- From: "David WE Roberts" <davidweroberts@xxxxxxxxxxxxxxxx>
- Date: Sat, 3 Apr 2010 13:19:52 +0100
"David WE Roberts" <davidweroberts@xxxxxxxxxxxxxxxx> wrote in message news:81jm56Fl44U1@xxxxxxxxxxxxxxxxxxxxx
Having seen that my Bush HD sattelite box now has network settings, I need a network.
Does anyone know of homeplugs (ethernet over 13 amp circuit) which are better/cheaper than the Solwise ones?
I have read the ongoing debate over RF emissions with some interest although it seems that there are some entrenched views.
A few points:
(1) The EMC articles are informative but I am not sure that they count as 'peer reviewed' in the way that major scientific papers are expected to be. The education and intelligence of the authors is not in question. The impartiality may be.
(2) The people who set and test to standards are usually intelligent and qualified. Sometimes overly so. I have personal experience of the OSI networking standards which were so complex and over engineered that they were never competitive commercially against the RFCs. However anyone who believes that the standards process drives the release of technology is naive. Marketing decides most things. BT no longer holds the technical high ground because it can't afford to. If competitors are shipping product then BT will no longer say 'we think this may not fully meet the strict interpretation of the standards'. They will say 'can we get away with it'.
(3) WiFi is becoming over crowded. There are only 13 channels available and AFAIK there is interference between adjacent channels. If everyone uses WiFi then they are going to swamp each other.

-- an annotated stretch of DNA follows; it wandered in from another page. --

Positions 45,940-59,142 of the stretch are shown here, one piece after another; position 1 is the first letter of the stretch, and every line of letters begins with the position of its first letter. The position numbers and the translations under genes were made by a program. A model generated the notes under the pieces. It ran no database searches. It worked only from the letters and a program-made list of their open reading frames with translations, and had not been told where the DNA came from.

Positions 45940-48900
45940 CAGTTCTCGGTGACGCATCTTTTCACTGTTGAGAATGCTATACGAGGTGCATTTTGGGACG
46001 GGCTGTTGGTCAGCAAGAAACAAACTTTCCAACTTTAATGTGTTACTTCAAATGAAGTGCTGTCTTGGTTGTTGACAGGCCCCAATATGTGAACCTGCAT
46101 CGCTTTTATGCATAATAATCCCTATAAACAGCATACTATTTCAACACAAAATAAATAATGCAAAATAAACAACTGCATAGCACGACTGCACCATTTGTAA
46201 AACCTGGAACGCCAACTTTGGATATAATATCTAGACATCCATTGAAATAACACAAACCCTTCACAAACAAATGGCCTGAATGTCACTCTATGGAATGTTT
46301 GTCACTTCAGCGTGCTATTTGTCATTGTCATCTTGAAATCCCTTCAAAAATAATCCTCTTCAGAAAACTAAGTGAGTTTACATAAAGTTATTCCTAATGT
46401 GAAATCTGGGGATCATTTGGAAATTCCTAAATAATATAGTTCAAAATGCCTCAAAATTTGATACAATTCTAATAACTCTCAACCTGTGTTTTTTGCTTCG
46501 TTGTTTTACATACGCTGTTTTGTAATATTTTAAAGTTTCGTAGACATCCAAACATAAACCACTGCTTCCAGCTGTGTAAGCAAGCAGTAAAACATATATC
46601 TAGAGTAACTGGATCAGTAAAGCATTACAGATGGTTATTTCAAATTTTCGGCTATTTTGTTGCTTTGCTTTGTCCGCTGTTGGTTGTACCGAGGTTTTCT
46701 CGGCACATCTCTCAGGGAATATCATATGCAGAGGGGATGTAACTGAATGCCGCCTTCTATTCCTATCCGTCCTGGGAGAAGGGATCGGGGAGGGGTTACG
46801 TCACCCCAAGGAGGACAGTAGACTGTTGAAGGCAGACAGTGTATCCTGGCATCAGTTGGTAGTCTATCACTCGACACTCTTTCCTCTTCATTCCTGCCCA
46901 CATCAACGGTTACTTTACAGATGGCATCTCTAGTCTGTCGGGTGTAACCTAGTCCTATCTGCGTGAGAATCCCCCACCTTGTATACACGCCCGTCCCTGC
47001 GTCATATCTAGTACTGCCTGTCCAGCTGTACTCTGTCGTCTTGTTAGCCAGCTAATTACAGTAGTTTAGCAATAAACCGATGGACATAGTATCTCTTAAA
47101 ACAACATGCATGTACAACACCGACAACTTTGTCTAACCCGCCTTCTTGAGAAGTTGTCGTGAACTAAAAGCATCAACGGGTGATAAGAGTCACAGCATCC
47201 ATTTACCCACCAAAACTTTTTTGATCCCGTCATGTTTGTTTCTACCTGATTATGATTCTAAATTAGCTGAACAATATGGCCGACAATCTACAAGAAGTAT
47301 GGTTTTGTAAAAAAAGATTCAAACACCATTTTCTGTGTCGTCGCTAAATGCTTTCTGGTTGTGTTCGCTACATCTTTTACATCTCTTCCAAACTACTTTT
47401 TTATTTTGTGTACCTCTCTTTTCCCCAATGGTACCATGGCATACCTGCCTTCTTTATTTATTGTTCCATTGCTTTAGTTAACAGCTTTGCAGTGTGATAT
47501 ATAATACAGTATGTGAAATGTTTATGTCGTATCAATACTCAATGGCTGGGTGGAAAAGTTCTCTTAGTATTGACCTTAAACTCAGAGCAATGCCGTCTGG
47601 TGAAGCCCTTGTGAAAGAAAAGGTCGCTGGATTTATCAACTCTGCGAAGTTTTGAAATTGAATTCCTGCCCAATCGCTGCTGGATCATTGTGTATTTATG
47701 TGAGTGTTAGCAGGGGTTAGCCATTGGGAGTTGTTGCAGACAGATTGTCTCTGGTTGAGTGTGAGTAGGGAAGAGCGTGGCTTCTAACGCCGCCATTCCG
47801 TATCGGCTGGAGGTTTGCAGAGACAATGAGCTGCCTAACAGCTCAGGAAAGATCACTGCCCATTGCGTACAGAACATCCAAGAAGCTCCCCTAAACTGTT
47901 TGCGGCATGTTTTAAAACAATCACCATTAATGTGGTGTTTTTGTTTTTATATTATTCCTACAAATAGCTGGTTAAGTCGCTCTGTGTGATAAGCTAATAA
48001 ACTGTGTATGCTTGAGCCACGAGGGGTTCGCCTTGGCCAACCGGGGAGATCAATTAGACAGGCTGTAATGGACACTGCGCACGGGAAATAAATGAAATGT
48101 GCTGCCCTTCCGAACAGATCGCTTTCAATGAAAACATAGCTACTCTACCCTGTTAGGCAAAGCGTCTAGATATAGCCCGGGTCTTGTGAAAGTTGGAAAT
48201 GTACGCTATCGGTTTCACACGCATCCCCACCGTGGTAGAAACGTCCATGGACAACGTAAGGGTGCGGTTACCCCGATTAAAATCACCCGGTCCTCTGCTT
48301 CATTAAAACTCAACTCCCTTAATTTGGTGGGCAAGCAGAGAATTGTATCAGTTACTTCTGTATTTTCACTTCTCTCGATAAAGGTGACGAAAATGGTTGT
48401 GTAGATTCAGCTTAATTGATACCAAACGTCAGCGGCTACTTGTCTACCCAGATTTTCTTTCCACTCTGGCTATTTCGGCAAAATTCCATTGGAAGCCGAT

(4) WiFi is not particularly effective in domestic premises (see also (3) due in part to the large amount of metal strewn around the average house.
(5) Wired Ethernet is faster and more effective and more secure than WiFi. However WiFi is now the default option. This must tell you something about the relative costs and ease of implementation. Rewiring a house with Ethernet is messy and expensive. Unless you know of someone who can do this for you for under £100 including making good and supplying all components.
(6) Given (3), (4), and (5) there is an obvious market for a way of building a dometic network which does not involve WiFi and does not involve new fixed cabling. This is driving the Home Plug market which seems to be taking off quite well.
(7) Given (2)-(6) I would predict thet the Home Plug networks are here to stay. They are a working solution to an obvious problem. The consequences of trying to outlaw thousands (millions?) of Home Plugs which have been issued with an approval and thus been legitimately sold and distributed would be both interesting and expensive. It is almost certainly too late now.
(8) "It isn't fair" say the users of SW radio. How many of you are there? How many homes have home Plugs currently installed? Do the math then consult real life. O.K., it isn't fair but there is unlikely to be anything you can do about it but complain. Then relocate your equipment to somewhere outside the domestic environment where you can still get a clean signal. Or take up another hobby. Life sucks.
(9) We have already seen posts from people who have experienced interference from Home Plugs in adjacent premises. So this is another technology which will hit deployment issues as it becomes more common. Interesting to speculate what the next technology might be. I suspect it may be a variation on wireless with a broader spectrum allowance unless the issue with Home Plugs can be sorted as I can't see anything else obvious in the domestic infrastructure which can carry signals.
Central heating and water pipes? Hmm...to much plastic in use these days.
Cabling that can be surface run unobtrusively (thin as wallpaper)?
Supersonic audio carrier?
Heisenbergs uncertainty principle?
Anyway, I've ordered a WiFi bridge thingummy from Amazon.
We shall see if it does the job.
- From: David WE Roberts
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